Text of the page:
Macron Shuns Politically Loaded Referendum on Environment
(Bloomberg) -- The French government ditched a plan to try and enshrine environmental protection in the constitution after disagreements over how to phrase the provisions.
President Emmanuel Macron proposed holding a referendum on the issue about a year ago after promising to follow the recommendations of a group of 150 randomly chosen citizens he had asked to come up with ideas for how France should go about its green transition. They suggested adding a line to the constitution stating the Republic “guarantees the preservation of biodiversity and the environment and fights against climate change.”
The French leader was at the time facing criticism from left-wing opponents and green activists for what they described as a lack of ambition in his environmental protection policies -- despite him saying he wanted to “make the planet great again” when Donald Trump was U.S. president.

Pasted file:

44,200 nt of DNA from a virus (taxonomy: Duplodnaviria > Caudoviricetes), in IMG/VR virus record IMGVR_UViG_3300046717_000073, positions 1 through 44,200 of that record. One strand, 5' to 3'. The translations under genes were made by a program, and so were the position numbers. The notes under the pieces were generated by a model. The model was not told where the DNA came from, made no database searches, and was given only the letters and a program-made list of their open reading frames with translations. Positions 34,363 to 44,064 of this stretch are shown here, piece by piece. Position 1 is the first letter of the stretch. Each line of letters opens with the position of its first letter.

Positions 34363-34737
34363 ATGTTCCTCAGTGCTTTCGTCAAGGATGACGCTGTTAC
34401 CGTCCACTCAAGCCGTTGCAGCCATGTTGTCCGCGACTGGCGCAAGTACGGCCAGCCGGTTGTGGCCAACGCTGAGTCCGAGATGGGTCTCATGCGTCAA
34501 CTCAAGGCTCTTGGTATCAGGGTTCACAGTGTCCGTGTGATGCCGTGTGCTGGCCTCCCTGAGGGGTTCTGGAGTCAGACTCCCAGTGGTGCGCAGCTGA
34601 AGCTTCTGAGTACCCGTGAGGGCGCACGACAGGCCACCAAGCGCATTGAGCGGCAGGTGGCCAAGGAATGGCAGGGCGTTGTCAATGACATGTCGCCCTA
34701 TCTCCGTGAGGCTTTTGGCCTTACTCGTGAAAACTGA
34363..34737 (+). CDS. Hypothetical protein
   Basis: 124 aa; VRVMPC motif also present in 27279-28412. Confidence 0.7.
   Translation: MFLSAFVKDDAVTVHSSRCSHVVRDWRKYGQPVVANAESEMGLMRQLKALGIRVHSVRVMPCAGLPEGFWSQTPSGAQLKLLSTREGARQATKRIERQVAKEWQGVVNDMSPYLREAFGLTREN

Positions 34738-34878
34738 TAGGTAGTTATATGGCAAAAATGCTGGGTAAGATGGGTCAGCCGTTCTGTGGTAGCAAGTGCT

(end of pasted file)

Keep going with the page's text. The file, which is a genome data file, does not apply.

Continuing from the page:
Though Macron is still under fire for not doing enough for the climate, keeping the pledge he made to follow the recommendations of the so-called Citizens’ Climate Convention is looking like a risky gamble ahead of the 2022 presidential race. All of Macron’s main rivals appear set to come from the right and he’s suffered setbacks in the polls -- his party failed to win large cities in municipal elections last year and bombed in a regional contest last month.
The change to the constitution had to first pass through the National Assembly, which is dominated by Macron’s party. It softened the line proposed by the citizen’s group slightly, replacing the word “fight” with “acts.”
It was then sent to the Republican-led Senate for a vote -- after which point it was meant to be submitted to the French people in a national referendum.
But the proposal got held up after senators wanted to soften the line further, removing for example, the word “guarantee.” They argued that the provision didn’t provide sufficient legal protection for business.
The debate could, in theory, have continued. But Prime Minister Jean Castex informed lawmakers on Tuesday that the government decided to end to parliamentary discussions.
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